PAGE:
Saturday, 5 November 2016

Notes from PAX the Fourth

Melbourne fourth PAX event is still ongoing, but I thought I'd drop my 2c about the thing that is clearly the best of everything to do with PAX Australia: How nice everyone at PAX is.
It is quite amazing, actually. The place is crowded but you never hear shouts or notice anyone trying to bypass a queue in some creative way. Everyone is busy but you can still catch a presenter for a detailed chat about this question you just have to ask (I'm speaking from experience here). And with my son, it is probably the first and only place in the world where everyone - everyone - treats him like an equal as opposed to "a little boy".
I love it.

Yesterday I attended a panel discussing violence at video games. The six panelists were all proper authorities, researchers and professionals (three of them were professors).
While discussing the channeling of aggression, one of the professors noted that the crowd of video gamers present is probably on the least aggressive side of the aggression spectrum, suggesting that - in the case of a conflict - absolutely no one is going to be punched here. The worst thing that could happen to anyone at PAX is getting hacked.
Further on the same theme, another presenter was an AFL psychologist who described her job as channeling players' inherent aggression towards the right channels (I assume this means the rival team). She admitted her ignorance in the gaming arena she was present at, so in order to see how much she has in common with us PAX lot she asked for a show of hands of anyone playing Aussie Rules.
In a crowd of several hundreds (I estimate circa 300), 3 people raised their hands. That's 1%. In Melbourne, the capital of AFL. That is, literally, unheard of.
The PAX crowd is, indeed, unique.

I feel I have matured through my four years at PAX, too. Nowhere is this clearer than my video game preferences.
I seriously fail to see the attraction in the fifth sequel of game franchise X, the second sequel of game franchise Y, or the remake of the not so old Skyrim for that matter. I watched the presentation of the new 4K PlayStation and I was amazed by the quality of the picture; but the two games they've demoed? They're nothing we haven't seen before. Who gives a shit if I could see the intricate details of the heroine's hair flying in the wind?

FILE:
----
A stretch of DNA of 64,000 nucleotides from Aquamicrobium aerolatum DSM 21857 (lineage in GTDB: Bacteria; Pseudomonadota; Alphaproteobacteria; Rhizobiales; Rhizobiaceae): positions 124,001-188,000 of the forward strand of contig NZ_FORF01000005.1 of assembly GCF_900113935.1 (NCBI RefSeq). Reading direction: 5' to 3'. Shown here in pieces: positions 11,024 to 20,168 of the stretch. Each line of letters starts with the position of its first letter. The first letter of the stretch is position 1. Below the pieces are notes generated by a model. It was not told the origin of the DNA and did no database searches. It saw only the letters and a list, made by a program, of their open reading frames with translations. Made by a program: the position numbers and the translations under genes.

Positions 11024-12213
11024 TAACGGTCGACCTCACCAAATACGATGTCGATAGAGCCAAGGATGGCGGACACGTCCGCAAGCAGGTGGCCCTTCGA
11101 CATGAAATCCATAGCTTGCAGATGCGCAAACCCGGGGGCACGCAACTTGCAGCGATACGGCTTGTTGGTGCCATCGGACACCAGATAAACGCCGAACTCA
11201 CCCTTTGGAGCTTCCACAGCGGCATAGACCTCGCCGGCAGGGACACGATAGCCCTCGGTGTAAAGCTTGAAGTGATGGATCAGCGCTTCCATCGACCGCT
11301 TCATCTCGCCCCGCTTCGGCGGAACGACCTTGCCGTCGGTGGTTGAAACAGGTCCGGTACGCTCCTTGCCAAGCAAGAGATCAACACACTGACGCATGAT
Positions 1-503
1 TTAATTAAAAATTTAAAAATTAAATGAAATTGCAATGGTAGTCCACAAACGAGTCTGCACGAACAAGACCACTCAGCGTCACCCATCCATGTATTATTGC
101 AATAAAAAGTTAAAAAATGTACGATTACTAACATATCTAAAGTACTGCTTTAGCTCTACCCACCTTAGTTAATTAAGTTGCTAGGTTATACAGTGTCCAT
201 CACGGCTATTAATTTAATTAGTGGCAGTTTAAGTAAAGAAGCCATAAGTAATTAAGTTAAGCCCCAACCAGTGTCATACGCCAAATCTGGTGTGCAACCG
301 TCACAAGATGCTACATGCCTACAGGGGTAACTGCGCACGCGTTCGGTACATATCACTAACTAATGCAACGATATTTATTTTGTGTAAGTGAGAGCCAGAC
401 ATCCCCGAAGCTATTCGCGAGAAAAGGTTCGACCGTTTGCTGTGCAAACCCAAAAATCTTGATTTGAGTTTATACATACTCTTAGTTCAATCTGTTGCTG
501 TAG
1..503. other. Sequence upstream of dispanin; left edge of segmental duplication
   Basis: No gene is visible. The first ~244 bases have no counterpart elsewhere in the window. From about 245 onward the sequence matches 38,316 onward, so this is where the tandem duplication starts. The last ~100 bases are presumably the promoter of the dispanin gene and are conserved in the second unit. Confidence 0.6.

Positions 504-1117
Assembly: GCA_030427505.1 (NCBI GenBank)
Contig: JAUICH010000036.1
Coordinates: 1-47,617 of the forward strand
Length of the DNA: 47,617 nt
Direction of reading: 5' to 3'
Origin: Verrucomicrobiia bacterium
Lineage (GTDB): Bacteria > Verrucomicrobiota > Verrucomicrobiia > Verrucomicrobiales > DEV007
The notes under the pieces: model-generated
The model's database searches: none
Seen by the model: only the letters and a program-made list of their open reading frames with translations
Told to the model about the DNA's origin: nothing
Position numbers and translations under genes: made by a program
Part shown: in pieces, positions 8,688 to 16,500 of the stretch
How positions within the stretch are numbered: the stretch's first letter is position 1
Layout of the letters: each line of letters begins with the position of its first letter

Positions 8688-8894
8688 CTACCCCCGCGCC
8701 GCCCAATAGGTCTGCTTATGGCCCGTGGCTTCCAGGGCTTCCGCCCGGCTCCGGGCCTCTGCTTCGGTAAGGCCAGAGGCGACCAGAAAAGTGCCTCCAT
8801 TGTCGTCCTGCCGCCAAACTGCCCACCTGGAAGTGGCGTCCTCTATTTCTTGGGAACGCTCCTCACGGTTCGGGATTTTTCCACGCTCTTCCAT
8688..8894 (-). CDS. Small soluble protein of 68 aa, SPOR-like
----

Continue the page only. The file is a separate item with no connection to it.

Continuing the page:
Screw the blockbusters with the tens of millions in marketing budget and the armoured personnel carrier parked outside for promotion. You suck. To say I will take Mini Metro over all of you combined would be the understatement of the year.

And since I have just invoked the name of a favourite indie title, this old and wise in the ways of the IT industry person is now going to give a personal tip to the indie development industry.
Attending several panels dealing with indie development and talking to indie developers in person, I could not avoid noting just how amateurish their professional practices seem to be. Ask any IT person about their project management practices and they will always complain on just how things never seem to be done right. Well, compared to us corporate folk, used as we are to working in a disciplined corporate environment where project plans and estimates are mandatory before anyone dares opening the wallet, these indie developers seem totally reckless.
Sure, it is this recklessness that gives their products that spark that corporations can rarely achieve. But if they seek to survive to make their next fancy project, they could and they should learn a lesson from those who have been there longer.
And yes, if you read this and you want to borrow on this old person's experience, I'm here to help!

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